Verse 19. - And ye shall smite every fenced city, and every choice city. The LXX. omit the second clause, perhaps because they could not reproduce in Greek the assonance of the Hebrew, where the words for "fenced" and "choice" (מִבְצֶר and מִבְחור) have nearly the same sound. And shall fell every good tree. It has been said that the Law forbade this, and argued
(1) that Elisha did not here utter a command, but only a prediction (Pool), not bidding the Israelites to cut down the trees, but only telling them they would do so;
(2) that Elisha intentionally excepted the Moabites from the merciful provision of the Law (Deuteronomy 20:19, 20), having authority to do so, and regarding the Moabites as exceptionally wicked (Keil); and
(3) that the Mosaic Law was not observed under the kings, and that Elisha himself had forgotten the provision about fruit trees (Geddes). But a careful examination of the passage in Deuteronomy will show
(1) that there is no general prohibition of the cutting down of fruit trees, but only a prohibition of their being cut down for siege works;
(2) that the prohibition rests on prudential, not on moral, grounds, and is thus practically limited to cases where the conquest of the country attacked, and its occupation by the conquerors, are looked forward to. The words are, "When thou shalt besiege a city.... thou shalt not destroy the trees thereof by forcing an axe against them: for thou mayest eat of them." The destruction of the fruit trees in an enemy's country was a common feature of the wars of the period, and was largely practiced, both By the Assyrians and the Egyptians (see Layard's 'Monuments of Nineveh,' first series, p. 73; second series, pl. 40; 'Nineveh and Babylon,' p. 588; and 'Records of the Past,' vol. 2. pp. 5, 51, etc.). And stop all wells of water. The stoppage of springs and wells was another common practice in ancient times, often employed against enemies and aliens. The Philistines stopped the Hebrew wells in the days of Isaac (Genesis 26:18). Hezekiah stopped the springs of water outside Jerusalem, when he expected to be besieged By the Assyrians (2 Chronicles 32:3, 4). The Scythians, when Darius invaded their country, stopped all their own wells as they retired before him (Herod., 4:120). Arsaces III. partly stopped, and partly poi-ached, the Persian wells in his war with Antiochus the Great (Polyb., 10:28. § 5). The practice was regarded as quite legitimate. And mar every good piece of land with stones; literally, grieve every good piece of land. To clear the stones off a piece of ground was the first step towards preparing it for cultivation in the stony regions on either side of the Jordan. The clearance was generally effected by collecting the stones into heaps. When it was wished to "mar the land," the stones were there to be spread over it afresh.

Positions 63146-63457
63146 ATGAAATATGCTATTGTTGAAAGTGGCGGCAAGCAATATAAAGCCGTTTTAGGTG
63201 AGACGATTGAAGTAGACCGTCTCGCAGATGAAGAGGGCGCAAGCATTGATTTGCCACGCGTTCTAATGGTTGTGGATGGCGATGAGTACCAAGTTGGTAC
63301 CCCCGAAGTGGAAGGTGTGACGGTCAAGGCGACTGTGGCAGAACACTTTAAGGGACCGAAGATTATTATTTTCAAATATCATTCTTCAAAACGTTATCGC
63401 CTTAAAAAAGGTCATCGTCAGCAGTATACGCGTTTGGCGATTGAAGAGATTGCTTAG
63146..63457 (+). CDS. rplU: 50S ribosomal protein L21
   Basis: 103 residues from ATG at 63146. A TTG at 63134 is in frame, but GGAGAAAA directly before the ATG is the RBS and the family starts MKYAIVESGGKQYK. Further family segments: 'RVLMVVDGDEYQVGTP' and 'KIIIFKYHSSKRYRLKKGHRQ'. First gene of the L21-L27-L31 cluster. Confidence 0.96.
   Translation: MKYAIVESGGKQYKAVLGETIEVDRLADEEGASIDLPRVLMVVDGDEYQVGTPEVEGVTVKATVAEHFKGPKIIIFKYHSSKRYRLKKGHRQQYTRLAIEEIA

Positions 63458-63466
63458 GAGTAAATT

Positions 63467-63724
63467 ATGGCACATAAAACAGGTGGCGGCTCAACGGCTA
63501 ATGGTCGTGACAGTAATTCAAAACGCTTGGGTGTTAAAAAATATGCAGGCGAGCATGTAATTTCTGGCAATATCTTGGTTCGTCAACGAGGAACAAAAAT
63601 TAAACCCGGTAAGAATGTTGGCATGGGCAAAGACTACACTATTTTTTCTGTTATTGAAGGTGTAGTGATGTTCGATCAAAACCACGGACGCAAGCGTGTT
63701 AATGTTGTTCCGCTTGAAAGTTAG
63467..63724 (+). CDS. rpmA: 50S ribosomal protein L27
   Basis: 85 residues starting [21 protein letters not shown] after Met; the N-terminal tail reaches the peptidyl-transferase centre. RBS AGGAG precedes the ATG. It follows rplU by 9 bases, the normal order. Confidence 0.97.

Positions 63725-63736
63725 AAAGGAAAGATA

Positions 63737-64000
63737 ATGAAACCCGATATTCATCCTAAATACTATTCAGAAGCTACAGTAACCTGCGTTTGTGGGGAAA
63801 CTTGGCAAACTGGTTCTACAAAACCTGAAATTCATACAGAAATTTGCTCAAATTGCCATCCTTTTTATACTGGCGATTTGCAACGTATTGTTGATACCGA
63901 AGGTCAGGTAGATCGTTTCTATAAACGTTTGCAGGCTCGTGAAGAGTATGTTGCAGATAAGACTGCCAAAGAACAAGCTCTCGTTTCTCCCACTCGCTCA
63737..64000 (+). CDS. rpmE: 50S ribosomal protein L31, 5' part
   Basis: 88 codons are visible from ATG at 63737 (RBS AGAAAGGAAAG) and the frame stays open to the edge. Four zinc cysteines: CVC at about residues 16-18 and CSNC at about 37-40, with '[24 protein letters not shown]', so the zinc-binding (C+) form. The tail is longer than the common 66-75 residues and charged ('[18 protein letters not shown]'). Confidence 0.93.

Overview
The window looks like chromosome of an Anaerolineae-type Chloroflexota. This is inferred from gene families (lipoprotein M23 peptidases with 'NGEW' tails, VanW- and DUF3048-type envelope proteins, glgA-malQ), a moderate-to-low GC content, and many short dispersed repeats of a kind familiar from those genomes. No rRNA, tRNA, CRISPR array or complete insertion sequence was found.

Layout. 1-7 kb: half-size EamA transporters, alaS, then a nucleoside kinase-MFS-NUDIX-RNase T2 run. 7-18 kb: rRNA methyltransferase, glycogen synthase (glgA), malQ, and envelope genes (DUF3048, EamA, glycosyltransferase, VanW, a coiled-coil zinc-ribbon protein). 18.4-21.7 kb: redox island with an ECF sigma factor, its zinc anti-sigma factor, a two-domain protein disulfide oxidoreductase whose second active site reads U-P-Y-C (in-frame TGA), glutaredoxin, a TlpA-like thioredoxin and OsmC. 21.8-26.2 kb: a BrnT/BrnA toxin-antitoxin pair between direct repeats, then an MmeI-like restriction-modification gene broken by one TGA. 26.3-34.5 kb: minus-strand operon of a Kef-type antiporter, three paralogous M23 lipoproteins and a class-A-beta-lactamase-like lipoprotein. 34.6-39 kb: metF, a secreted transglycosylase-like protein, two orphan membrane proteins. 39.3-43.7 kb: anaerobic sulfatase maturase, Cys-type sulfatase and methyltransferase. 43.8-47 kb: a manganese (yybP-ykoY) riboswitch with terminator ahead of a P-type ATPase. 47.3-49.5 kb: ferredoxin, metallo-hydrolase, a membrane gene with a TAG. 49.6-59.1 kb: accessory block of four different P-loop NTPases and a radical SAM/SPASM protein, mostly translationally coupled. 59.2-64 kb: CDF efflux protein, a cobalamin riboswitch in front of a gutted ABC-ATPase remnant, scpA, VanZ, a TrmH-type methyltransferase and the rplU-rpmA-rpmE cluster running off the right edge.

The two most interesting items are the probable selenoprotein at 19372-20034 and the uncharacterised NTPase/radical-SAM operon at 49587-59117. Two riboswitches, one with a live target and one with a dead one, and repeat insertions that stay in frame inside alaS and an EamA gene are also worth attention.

And it came to pass in the morning, when the meat offering was offered, that, behold, there came water by the way of Edom, and the country was filled with water.
Verse 20. - And it came to pass in the morning, when the meat offering was offered - i.e. about sunrise, which was the time of the morning sacrifice - that, behold, there came water by the way of Edom. The Wady-el- Ahsy drains a portion of Southern Moab, and also a considerable tract of Northern Edom. The nocturnal storm had burst, not in the Moabite country, where it would have attracted the attention of the Moabites, but in some comparatively distant part of the Idumaean territory, so that the Moabites were not aware of it. Josephus says that the storm burst at a distance of three days' journey from the Israelite camp ('Ant. Jud.,' 9:3. § 2); but this can only be his conjecture. And the country was filled, with water. By "the country" (ha-arets) must be meant here the bed or channel of the water-course. This was suddenly filled with a rushing stream, which, however, rapidly ran off, leaving the water-course dry, excepting where the pits had been made by the Israelites. But this supply was ample for the army.